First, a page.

Love Actually/Hate Actually #10: Daniel/Sam/Joanna/Carol

In Love Actually/Hate Actually, Great Boos Up discusses each story in the movie and puts it on trial in an attempt to grapple with his enjoyment of the movie versus his own acknowledgement of its problems.

The Defendants: Daniel and Sam and Joanna and Carol

Which Story Is This? Daniel (Liam Neeson) is left to raise his stepson Sam (Thomas Sangster) alone after his wife, Joanna, dies. Daniel is concerned that Sam seems to be withdrawing over his mother’s death, but the truth is, he has fallen in love with his classmate, also named Joanna (Olivia Olson). Daniel and Sam bond over discussing love and women and wooing. Sam decides to learn the drums so that he can play in the Christmas pageant where Joanna is going to sing. After the pageant is over, Joanna is due to leave for America, so Sam races through airport security to tell her goodbye, and he gets a kiss on the cheek. Also Daniel, who evidently has a thing for Claudia Schiffer, meets a mum from school, Carol (Claudia Schiffer).


Problematic Content: 1/5. You know what? I’m gonna say it: it’s weird that Sam’s love interest has the same name as his mom. It implies maybe some degree of…interchangability of women? And, like, Daniel is already dating like a couple weeks after his wife’s death largely just because this chick looks like the supermodel he likes? Am I being oversensitive? Otherwise, this seems pretty okay to me. Daniel makes an overture of being tolerant if it so happened that Sam is gay or bi (“What does she…he?…think of you?”).

Character Issues: 3/5. They’re a bit precious, aren’t they? I mean, that’s true of almost every character in the movie, but here is where I think the cuteness starts to grate a bit. “Worse than the total agony of being in love?” “We need Kate…and we need Leo…and we need them now.” “Let’s go get the shit kicked out of us by love.” And it’s not the fault of a child actor because you have Liam “Fucking” Neeson here just sort of tripping over being “hilariously inappropriate dad” in places.

Even Karen, the great Emma Thompson from the other story, hits a couple of bum notes in her appearance in this story, where’s forced to give the most painful exposition drop in history: “It doesn’t mean I’m not terribly concerned that your wife just died.” She later tells him that he shouldn’t cry because no one’s going to want to shag him, which…I get that Richard Curtis is aware he’s doing a kind of a potentially cloying heartwarmer of a story and he’s trying to sharpen it up a bit with the swearing and the frank sexual dialogue (“We’ll want to have sex in every room of the house, including yours.”). But it makes Karen in particular like a weirdly different character in this story.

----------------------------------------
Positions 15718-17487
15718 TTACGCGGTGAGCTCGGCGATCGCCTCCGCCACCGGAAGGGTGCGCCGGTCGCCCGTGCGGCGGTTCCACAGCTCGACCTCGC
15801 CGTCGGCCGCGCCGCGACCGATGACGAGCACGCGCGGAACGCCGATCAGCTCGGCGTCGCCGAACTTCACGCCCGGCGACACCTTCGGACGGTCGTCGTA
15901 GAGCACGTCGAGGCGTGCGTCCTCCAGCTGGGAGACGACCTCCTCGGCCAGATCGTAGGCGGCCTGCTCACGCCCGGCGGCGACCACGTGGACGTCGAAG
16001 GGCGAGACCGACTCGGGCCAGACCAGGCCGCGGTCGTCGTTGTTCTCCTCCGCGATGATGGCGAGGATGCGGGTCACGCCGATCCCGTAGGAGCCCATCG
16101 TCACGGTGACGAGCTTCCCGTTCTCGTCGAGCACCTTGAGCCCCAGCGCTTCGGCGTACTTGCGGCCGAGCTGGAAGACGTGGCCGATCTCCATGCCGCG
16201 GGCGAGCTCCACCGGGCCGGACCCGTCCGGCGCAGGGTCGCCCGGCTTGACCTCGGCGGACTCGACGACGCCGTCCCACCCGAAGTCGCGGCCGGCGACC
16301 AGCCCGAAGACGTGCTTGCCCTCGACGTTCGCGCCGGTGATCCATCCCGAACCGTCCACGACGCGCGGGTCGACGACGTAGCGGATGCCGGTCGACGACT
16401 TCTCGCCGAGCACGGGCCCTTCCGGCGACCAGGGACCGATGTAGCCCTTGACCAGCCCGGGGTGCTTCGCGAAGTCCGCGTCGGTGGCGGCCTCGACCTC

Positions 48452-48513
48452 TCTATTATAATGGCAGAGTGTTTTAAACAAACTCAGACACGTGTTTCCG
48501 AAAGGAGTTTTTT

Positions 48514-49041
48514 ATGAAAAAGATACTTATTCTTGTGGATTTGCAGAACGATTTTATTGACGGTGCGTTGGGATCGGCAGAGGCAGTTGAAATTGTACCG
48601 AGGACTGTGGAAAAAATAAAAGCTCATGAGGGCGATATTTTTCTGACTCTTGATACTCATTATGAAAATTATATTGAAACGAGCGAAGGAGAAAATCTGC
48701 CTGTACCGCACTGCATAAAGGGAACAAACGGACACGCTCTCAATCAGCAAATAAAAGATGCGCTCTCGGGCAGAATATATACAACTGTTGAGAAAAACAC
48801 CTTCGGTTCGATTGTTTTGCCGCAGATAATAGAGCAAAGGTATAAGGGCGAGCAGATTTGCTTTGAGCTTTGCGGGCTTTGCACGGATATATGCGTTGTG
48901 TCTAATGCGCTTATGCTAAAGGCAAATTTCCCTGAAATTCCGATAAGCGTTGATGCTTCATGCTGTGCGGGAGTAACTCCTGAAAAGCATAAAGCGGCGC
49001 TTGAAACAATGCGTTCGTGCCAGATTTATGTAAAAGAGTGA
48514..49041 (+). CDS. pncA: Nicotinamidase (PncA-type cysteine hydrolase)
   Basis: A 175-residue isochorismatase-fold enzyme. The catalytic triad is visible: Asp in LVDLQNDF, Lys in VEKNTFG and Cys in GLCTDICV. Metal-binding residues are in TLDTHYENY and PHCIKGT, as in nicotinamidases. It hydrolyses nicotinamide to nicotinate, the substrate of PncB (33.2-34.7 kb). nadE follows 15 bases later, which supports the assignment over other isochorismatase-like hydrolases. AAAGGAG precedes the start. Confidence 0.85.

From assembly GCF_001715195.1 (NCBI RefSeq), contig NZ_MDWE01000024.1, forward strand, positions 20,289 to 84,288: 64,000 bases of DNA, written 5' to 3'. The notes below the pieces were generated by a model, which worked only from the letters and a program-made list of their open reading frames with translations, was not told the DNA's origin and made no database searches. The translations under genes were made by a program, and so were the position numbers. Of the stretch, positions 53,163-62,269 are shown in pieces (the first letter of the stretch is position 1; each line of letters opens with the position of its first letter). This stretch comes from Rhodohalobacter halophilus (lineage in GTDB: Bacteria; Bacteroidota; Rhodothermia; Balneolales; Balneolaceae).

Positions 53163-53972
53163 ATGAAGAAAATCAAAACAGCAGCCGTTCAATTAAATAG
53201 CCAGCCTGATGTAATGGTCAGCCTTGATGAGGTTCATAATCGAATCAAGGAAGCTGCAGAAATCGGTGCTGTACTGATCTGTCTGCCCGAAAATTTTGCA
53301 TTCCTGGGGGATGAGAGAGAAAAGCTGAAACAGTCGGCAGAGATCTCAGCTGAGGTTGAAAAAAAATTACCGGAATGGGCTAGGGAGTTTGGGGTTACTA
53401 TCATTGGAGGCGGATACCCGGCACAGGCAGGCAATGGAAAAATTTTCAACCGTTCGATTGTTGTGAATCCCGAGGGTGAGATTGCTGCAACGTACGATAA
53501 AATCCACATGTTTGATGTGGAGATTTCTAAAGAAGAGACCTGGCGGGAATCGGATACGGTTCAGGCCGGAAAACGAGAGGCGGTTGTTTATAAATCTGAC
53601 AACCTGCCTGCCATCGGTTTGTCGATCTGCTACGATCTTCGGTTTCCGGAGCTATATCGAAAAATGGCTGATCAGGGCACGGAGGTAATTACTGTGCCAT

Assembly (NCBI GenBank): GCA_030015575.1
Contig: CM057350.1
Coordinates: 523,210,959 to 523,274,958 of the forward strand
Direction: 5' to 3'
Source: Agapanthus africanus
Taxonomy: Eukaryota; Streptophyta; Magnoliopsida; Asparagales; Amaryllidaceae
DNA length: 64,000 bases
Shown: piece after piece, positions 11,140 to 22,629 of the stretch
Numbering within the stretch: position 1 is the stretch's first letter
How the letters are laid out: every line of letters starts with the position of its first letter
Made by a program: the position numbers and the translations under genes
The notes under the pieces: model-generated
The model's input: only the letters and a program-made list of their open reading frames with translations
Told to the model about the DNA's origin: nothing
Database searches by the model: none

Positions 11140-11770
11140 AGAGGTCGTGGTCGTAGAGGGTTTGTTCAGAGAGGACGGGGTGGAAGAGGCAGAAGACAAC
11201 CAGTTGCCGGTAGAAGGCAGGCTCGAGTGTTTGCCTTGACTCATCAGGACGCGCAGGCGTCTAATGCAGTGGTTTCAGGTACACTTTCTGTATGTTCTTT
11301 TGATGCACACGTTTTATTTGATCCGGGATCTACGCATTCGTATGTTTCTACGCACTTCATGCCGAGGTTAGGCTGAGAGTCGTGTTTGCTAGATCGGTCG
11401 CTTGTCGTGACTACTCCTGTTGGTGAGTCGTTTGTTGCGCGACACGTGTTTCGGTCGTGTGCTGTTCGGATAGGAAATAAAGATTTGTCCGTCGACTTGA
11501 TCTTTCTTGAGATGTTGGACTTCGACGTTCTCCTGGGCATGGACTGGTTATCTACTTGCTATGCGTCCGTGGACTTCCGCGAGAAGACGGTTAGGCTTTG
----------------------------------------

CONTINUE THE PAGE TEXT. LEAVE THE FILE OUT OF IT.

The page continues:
Frustrating Execution: 2/5. Do you remember in the Harry and Karen story how I said that I disliked the ambiguity in the resolution? This story has something even more strangely ambiguous: IS DANIEL IN LOVE WITH KAREN??? He’s calling her at his low point in the beginning of the story, telling her he has literally no one else he can talk to. There’s a moment later on where she’s in his kitchen and they both reach in a box (of cereal?) at the same time, which feels significant. Then at the end, when he meets his Claudia Schiffer dreamgirl, he mistakenly calls her “Karen.” ARE THESE ACCIDENTS? Was there an alternative ending for this story and the Harry/Karen story where Karen and Daniel hook up? Why is this stuff even in here? I HAVE TO KNOW.

On the plus side, Curtis cut out a subplot/detail that Sam is a gymnast and is able to evade airport security through flips and leaps, and this seems like some admirable restraint.


Comedy and Charm: 3/5. While it is overly precious, a lot of it is pretty funny. I complained about how heavily this relies on the gag of “inappropriate dad,” but when it works, it works. He calls his stepson “Ya wee motherless mongrel”; this, to me, is humor. I like seeing Liam Neeson in a comedy, and I wish he were called upon to do it more often, you know?

Drama and Poignancy: 4/5. Neeson’s really good here, too! There’s that moment where he’s talking to Emma Thompson and then, in mid-sentence, his face seems to scrunch in on itself as he silently starts to cry. That absolutely haunted look in his face as he’s carrying the casket. It probably hits a little harder now due to the misfortune in Neeson’s own life, but even when I first saw it in theaters, it’s pretty affecting.

Does It Make You Believe in the Power of Love? 5/5. This one, as Stefan would say, has everything: grieving over a lost spouse, stepfather/stepson bonding, the purity of childhood crushes, an entire school coming together over a very nice performance of The Last Christmas Standard “All I Want for Christmas Is You,” running through the airport to say a last-minute goodbye. Maybe it’s too much, even without Sam the drummer-gymnast, but it honestly feels good right here, you know?1 The “romance” here is between two children, but the actual love in this story is the big moment at the end where Sam runs up to hug Daniel and the brass in the score swells, and you are meant to see the real formation of a lifelong bond that goes beyond the childhood crush. It’s thick and it’s syrupy, and maybe you can choke it down at Christmas.


ACQUITTED. I mean, at the end of the day, you’re going to tearfully embrace this one or roll your eyes at it. I think it’s sweet.

NEXT: Come back here on Christmas Eve to wrap this all up.